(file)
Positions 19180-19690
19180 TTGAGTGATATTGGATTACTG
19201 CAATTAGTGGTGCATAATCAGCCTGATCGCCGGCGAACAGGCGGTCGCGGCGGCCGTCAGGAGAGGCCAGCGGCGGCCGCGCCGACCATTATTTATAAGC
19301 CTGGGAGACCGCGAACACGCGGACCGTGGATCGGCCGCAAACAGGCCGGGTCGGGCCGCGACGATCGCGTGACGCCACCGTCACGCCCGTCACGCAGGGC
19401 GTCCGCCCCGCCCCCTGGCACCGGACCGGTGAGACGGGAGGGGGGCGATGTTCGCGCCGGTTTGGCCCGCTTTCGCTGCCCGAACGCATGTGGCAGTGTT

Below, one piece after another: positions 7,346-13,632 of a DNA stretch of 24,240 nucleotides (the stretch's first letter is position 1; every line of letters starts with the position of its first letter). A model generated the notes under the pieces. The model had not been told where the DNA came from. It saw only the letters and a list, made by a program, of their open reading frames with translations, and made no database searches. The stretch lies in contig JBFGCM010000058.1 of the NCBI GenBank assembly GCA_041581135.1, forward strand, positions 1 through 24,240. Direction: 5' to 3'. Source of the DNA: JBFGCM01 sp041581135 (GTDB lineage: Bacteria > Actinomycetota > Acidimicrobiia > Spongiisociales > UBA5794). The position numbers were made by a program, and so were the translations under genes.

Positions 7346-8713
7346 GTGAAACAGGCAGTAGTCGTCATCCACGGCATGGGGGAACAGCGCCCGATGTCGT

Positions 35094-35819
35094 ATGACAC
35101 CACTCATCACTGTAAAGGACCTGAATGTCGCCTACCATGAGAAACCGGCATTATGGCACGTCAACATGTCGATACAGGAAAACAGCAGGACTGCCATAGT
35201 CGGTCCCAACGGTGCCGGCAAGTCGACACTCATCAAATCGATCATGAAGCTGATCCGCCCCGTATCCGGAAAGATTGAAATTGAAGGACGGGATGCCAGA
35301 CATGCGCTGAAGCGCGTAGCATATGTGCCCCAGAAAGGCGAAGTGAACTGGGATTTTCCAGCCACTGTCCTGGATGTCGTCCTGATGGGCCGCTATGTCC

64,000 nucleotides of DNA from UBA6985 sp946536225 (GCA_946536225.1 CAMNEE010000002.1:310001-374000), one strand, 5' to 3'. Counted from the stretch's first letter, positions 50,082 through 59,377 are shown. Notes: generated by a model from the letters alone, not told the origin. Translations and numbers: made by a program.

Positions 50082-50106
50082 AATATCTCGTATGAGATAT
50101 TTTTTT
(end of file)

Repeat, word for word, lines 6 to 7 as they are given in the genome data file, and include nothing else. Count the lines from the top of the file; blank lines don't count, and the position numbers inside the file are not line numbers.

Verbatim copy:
Below, one piece after another: positions 7,346-13,632 of a DNA stretch of 24,240 nucleotides (the stretch's first letter is position 1; every line of letters starts with the position of its first letter). A model generated the notes under the pieces. The model had not been told where the DNA came from. It saw only the letters and a list, made by a program, of their open reading frames with translations, and made no database searches. The stretch lies in contig JBFGCM010000058.1 of the NCBI GenBank assembly GCA_041581135.1, forward strand, positions 1 through 24,240. Direction: 5' to 3'. Source of the DNA: JBFGCM01 sp041581135 (GTDB lineage: Bacteria > Actinomycetota > Acidimicrobiia > Spongiisociales > UBA5794). The position numbers were made by a program, and so were the translations under genes.

Positions 7346-8713